Tips for Shady Gardens
This month, we’re taking a look at some of the things you can do to take advantage of the shade in your garden and create the perfect relaxing garden retreat.
PathwaysOne of the best ways to take advantage of a shady garden is to install a path which routes through darker areas and spaces covered or flanked with high foliage, or particularly thick bushes or trees. Often, it’s best to use what you have when it comes to shaded zones, and a stone footpath taking you directly through the shade will create an attractive, pleasant walk through an area you might otherwise neglect.
A path also help bring purpose and structure to your garden – and structure can be incredibly important if you want to make certain parts of your garden feel distinct, while also making it easier to manage and maintain your garden over time.
MulchAdding mulch not only adds visual appeal, but also helps promote a healthy garden by limiting the growth of weeds, and helping the soil to conserve moisture and nutrients. Mulch can also be used to create a striking pathway – one that is drastically cheaper than stone or other material. A bark mulch pathway will effectively complement the softer atmosphere of the shaded sections of your garden.
Edge the mulch pathway to prevent it from flowing over into side vegetation – and keep mulch away from the base of trees to prevent rot.
ColourShaded spots offer the perfect opportunity to take advantage of colour; you can create some truly spectacular arrangements by making use of eye catching flowers and shrubs, and it also helps to pay attention to structure so you can curate the ideal look.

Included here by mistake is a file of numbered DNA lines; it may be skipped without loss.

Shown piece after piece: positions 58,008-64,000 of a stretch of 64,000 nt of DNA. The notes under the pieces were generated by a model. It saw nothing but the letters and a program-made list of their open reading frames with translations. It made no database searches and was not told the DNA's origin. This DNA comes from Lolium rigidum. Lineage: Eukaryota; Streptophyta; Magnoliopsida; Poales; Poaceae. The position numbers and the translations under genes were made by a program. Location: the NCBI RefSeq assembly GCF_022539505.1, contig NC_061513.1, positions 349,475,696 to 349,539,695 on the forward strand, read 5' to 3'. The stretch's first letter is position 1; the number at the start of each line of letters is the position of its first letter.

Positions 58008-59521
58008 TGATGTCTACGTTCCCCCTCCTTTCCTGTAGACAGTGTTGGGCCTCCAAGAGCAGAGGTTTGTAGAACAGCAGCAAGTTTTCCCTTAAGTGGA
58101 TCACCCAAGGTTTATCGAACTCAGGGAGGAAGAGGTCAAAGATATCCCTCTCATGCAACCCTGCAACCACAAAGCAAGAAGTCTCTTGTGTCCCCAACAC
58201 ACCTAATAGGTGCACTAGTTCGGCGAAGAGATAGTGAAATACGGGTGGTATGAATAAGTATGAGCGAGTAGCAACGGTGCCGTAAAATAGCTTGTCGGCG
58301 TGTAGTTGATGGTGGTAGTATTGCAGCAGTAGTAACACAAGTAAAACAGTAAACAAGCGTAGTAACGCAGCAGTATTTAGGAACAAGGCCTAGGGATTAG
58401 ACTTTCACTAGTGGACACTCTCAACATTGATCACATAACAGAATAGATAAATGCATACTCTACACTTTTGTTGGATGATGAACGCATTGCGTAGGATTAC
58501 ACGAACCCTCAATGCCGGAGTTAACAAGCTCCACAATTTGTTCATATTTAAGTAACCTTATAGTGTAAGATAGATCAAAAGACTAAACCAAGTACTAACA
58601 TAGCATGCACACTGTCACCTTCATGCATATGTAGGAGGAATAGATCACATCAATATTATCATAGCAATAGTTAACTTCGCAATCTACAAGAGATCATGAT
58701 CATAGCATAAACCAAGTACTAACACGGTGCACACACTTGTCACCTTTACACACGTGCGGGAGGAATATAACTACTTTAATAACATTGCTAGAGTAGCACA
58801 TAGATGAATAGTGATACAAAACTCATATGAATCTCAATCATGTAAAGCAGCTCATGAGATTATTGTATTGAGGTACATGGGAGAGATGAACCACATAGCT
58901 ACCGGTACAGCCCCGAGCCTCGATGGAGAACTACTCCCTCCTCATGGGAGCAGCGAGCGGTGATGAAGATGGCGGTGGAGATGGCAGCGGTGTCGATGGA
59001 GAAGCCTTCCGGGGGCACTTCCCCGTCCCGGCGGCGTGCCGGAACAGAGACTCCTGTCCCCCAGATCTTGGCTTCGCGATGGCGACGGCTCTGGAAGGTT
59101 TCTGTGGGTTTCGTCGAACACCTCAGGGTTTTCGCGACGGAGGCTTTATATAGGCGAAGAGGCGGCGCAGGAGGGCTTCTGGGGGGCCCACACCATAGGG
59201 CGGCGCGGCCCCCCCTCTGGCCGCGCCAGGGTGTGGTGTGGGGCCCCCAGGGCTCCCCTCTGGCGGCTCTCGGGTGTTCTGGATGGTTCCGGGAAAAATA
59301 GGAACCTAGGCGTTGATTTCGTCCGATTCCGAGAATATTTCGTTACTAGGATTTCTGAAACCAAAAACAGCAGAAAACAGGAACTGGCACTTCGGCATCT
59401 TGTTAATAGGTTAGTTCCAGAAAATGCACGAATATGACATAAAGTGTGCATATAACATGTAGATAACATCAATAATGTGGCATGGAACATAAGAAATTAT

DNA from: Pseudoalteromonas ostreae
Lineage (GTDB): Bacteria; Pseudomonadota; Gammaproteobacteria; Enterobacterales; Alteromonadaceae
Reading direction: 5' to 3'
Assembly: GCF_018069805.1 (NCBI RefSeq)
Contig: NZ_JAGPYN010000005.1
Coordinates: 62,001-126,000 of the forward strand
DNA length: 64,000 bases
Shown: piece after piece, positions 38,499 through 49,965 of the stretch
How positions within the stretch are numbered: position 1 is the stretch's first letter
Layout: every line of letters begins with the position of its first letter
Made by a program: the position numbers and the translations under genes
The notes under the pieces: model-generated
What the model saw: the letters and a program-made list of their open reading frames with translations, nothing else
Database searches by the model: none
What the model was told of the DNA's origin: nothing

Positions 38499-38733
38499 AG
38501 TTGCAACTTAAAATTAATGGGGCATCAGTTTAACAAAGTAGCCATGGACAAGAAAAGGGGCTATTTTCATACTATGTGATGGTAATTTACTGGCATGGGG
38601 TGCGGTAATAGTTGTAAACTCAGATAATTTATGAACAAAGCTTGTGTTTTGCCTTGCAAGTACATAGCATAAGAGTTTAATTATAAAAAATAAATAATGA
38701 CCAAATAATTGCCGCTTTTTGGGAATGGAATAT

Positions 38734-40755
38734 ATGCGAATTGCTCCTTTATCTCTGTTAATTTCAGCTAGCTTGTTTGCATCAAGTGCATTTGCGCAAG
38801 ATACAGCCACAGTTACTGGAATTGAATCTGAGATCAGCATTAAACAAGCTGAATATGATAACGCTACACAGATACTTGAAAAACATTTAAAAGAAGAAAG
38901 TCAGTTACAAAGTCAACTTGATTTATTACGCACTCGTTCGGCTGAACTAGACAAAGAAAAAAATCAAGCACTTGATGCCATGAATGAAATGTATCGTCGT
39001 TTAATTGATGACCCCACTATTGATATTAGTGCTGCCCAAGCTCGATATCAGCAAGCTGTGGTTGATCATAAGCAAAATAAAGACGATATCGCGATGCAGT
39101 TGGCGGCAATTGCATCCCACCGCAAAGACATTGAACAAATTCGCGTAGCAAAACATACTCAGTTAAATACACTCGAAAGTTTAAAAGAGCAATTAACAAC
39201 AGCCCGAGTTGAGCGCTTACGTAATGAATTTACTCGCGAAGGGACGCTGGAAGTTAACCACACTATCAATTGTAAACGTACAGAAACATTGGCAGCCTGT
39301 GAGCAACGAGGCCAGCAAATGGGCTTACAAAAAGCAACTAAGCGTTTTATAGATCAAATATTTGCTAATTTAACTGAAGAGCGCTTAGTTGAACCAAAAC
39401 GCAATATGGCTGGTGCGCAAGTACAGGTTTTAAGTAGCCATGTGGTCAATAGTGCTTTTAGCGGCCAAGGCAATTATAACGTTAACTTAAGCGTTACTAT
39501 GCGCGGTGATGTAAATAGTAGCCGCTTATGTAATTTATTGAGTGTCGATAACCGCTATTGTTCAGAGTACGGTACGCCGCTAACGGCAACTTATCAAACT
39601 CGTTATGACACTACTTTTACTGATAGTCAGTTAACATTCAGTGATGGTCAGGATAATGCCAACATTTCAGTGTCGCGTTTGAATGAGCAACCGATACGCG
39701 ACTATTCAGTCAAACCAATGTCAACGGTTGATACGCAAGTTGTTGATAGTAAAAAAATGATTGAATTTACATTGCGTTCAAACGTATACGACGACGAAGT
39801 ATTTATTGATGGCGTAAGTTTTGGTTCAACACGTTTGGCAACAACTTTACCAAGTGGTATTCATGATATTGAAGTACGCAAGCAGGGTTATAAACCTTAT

Shrubs are always a prudent choice for any garden; they require very little maintenance besides regular deadheading, while offering great visual appeal for many years. Hydrangeas are suited to shaded or semi-shaded areas, and the vibrant colours on offer from blooming hydrangeas can create a stunning backdrop that is particularly effective in the shade as the flowers will have a chance to really stand out. Climbing hydrangeas can also be used to add verticality to the garden, as well as adding variety to the texture.
Amethyst flowers are also a good shade-specific choice. Best in filtered sunlight, the star shaped blue looks great whether they’re hanging in a basket or peppered alongside a dark pathway. You can do so much with certain plants and shrubs, so it is definitely worth discussing your options with professionals to help you find the ideal species to suit your tastes.
Seating area and featuresIf you have the room, a shaded seating area can become a focal point for relaxation in your garden. A few garden chairs resting underneath a canopy of trees is an ideal spot to sit back and relax in the heat, and taking time to border the area with shrubs and a variety of coloured flowers will set an appealing tone.
A water feature like a small fountain or stream will also fit nicely here. If you can, it’s always useful to take advantage of height, so a tall fountain or waterfall-like feature in the background will provide multiple layers to the garden.